Driving Miss Daisy **1/2
One Liner Review:
A light-hearted nice movie that just doesn’t have enough conflict or resolution to really make a complete story.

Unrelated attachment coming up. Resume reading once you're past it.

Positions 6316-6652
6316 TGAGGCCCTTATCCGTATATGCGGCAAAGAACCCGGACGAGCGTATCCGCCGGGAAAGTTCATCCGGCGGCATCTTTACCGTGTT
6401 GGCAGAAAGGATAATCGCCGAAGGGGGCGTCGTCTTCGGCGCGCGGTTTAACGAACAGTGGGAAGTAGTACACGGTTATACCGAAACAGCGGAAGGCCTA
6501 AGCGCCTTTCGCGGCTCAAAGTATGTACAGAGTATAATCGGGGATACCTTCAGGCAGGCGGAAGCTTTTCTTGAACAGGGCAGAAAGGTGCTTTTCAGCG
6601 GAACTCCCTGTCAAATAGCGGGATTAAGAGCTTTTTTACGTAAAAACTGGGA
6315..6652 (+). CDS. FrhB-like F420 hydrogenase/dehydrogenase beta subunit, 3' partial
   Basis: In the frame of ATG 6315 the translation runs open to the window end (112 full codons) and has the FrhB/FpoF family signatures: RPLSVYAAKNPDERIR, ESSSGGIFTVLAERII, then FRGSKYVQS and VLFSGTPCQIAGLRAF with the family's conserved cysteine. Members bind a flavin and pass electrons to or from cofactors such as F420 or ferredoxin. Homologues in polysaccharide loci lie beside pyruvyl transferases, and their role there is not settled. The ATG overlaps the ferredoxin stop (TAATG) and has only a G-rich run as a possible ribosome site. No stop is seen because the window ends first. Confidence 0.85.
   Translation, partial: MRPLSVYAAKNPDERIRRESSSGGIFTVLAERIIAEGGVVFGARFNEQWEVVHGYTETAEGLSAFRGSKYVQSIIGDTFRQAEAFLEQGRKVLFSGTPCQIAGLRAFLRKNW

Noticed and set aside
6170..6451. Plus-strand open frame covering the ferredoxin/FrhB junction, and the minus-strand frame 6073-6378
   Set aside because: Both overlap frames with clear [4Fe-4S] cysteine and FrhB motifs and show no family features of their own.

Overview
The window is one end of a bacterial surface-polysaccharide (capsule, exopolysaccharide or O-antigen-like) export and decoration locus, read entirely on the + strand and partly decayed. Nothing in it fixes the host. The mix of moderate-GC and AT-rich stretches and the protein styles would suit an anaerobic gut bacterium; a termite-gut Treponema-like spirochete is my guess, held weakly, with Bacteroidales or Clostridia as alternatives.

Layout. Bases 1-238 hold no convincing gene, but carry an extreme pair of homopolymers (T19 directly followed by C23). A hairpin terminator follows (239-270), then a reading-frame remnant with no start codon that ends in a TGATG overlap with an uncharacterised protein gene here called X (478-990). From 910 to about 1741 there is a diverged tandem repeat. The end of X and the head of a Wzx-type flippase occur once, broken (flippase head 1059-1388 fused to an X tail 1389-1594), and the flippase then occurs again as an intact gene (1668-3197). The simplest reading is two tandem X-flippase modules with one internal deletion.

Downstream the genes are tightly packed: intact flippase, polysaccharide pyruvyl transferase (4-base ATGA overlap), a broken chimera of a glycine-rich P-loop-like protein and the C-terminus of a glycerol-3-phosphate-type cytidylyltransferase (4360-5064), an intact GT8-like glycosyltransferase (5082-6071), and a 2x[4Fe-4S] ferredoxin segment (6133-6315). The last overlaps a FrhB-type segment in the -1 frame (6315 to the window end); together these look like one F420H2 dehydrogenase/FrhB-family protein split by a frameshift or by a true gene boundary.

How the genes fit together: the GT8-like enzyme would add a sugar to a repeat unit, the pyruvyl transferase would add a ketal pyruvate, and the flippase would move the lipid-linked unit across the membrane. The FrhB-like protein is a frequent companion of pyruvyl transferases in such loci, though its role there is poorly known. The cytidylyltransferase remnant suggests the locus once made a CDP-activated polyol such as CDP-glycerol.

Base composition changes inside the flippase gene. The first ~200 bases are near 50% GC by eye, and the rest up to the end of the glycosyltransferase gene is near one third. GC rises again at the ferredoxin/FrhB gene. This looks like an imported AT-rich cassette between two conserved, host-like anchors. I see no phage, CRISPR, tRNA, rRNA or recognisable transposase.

This is a unique movie in that it tells the story of a topic and characters that we don’t often hear about. That being said, there is another movie of more recent times that has a number of similarities, and that movie would be Green Book, also about race relations and an employer – employee, driver situation. But Driving Miss Daisy is about older people, whereas that other film is more about macho tough guys and comedy. Both movies are about learning to be accepting, but unlike Green Book, Driving Miss Daisy doesn’t quite have enough conflict. Sure, there is the strain on the relationship between Miss Daisy and her drive, Hoke (Morgan Freeman,) when she doesn’t let him do things around the house, but there are only two real scenes of conflict. One involves a situation where Miss Daisy believes Hoke is stealing from her, and the other has to do with a night out to see a Martin Luther King Jr. speech. It’s that scene, in particular, that doesn’t go far enough, pointing out the racism to the audience, but not having the characters actually do anything about it. This is an example of a conflict with no solution. The movie is enjoyable and very light-hearted, but it could have used a little more edge.